Research: The association of SIBO with H. pylori infection was explored in a 2017 study that tested 109 patients for H. pylori infection and SIBO. Nineteen of 36 or 52.8% of H. pylori infection patients were found to have concurrent SIBO. However, only 16 of 73 or 21.9% of patients without H. pylori infection met the criteria for SIBO. These data suggest that the occurrence of SIBO is 2-fold greater in H. pylori infection patients than in uninfected patients. These findings are supported by a 2018 study that found 53% or 62 of 116 patients with concurrent H. pylori infection and SIBO.
- Helicobacter pylori infection and small intestinal bacterial overgrowth–more than what meets the eye
Can exposure to sunlight assist the body in eradicating bacteria, like H. pylori?
There is some evidence to suggest that near-infrared (NIR) light from the sun may have antimicrobial properties and could potentially assist the body in eradicating bacteria.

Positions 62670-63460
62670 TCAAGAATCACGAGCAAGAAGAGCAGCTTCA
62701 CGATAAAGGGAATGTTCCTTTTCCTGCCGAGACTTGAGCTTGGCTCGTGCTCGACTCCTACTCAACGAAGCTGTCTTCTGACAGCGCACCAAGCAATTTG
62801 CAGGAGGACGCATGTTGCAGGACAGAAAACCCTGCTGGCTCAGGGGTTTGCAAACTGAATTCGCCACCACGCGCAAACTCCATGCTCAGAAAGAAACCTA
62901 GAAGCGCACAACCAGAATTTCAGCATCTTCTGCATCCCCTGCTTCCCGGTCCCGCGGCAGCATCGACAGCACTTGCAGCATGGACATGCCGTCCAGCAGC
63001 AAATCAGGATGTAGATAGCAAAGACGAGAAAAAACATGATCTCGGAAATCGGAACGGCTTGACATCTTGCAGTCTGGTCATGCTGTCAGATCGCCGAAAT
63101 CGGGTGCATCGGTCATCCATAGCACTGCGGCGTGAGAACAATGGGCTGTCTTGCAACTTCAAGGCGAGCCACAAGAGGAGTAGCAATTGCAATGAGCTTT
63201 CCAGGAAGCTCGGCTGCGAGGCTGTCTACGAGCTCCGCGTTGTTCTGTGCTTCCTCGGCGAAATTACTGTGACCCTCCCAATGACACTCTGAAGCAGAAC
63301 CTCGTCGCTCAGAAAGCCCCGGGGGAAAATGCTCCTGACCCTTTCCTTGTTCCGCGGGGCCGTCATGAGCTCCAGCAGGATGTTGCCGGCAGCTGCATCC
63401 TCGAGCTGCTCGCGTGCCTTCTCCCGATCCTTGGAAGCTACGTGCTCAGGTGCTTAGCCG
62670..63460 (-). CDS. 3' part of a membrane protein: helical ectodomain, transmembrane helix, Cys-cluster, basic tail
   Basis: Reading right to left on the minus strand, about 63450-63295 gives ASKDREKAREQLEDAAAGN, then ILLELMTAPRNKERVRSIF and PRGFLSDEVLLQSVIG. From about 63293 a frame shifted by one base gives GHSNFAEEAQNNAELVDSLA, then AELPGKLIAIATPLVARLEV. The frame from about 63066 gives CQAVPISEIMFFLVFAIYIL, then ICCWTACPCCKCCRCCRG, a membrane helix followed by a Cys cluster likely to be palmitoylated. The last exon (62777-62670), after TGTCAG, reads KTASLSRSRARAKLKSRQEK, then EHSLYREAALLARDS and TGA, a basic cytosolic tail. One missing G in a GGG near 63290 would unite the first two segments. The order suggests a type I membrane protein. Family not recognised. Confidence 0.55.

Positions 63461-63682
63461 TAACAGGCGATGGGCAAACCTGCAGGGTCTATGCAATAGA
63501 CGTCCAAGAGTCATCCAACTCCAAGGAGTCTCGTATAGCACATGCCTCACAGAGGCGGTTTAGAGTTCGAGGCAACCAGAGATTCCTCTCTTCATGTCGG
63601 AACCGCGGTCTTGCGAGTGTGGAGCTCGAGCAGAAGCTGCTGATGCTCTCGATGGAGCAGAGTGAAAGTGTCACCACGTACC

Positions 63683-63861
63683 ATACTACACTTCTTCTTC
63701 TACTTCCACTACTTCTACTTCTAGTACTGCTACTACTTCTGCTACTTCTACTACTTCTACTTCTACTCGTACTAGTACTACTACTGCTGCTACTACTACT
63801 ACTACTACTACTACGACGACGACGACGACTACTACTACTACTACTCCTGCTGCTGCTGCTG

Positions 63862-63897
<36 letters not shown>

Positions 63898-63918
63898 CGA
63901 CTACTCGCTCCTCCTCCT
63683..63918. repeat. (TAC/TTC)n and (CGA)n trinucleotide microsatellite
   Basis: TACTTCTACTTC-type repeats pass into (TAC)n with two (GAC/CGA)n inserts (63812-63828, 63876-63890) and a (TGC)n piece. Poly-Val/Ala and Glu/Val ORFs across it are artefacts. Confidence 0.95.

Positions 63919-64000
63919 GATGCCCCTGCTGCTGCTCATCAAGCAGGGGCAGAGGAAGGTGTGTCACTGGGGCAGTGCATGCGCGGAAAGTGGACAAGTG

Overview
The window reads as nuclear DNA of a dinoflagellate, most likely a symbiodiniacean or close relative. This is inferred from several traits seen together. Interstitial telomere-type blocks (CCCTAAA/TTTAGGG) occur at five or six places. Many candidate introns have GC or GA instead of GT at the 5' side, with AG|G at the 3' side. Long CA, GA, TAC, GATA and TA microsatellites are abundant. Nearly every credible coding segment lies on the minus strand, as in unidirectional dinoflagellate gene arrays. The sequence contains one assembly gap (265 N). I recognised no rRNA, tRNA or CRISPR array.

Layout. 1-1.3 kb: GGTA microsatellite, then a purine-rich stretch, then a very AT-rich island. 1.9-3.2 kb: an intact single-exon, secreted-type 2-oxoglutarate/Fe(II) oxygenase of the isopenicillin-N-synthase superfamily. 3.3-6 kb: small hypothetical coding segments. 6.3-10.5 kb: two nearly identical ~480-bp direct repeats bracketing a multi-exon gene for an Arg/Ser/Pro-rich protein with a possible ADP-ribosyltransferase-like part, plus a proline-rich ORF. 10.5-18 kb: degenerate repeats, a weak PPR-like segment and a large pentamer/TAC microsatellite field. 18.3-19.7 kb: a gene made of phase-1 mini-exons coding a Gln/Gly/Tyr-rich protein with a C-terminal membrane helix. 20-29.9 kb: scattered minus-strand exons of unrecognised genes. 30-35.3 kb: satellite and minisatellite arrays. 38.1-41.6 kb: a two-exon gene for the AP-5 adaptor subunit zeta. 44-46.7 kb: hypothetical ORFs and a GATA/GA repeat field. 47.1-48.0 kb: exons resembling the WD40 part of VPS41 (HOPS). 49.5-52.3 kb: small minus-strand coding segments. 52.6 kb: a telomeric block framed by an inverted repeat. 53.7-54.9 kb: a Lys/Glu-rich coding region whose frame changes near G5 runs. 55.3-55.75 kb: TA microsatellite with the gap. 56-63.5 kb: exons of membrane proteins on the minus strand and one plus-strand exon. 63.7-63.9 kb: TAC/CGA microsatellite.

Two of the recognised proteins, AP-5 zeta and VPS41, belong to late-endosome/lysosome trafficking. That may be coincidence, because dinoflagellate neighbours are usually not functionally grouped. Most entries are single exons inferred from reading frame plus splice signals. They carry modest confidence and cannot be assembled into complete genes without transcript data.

NIR light has been shown to have a wide range of biological effects on cells, including the ability to increase cellular energy (ATP) production, promote wound healing, and stimulate collagen synthesis. Additionally, some studies have found that NIR light can have an antimicrobial effect against a variety of microorganisms, including bacteria.
Exposure to sunlight, specifically ultraviolet (UV) light, has been shown to have antimicrobial properties and may assist the body in eradicating bacteria. UV light is a type of electromagnetic radiation that is emitted by the sun and can be divided, for our purposes, into two main categories: UV-A and UV-B.
Exposure to UV-B and UV-A light has been shown to have antimicrobial properties. UV-B has been shown to have a bactericidal effect against a variety of bacteria species and UV-A has been found to reduce bacterial growth on the surface.
The specific wavelength of light that offers the biggest health benefit depends on the specific health concern and the type of light exposure.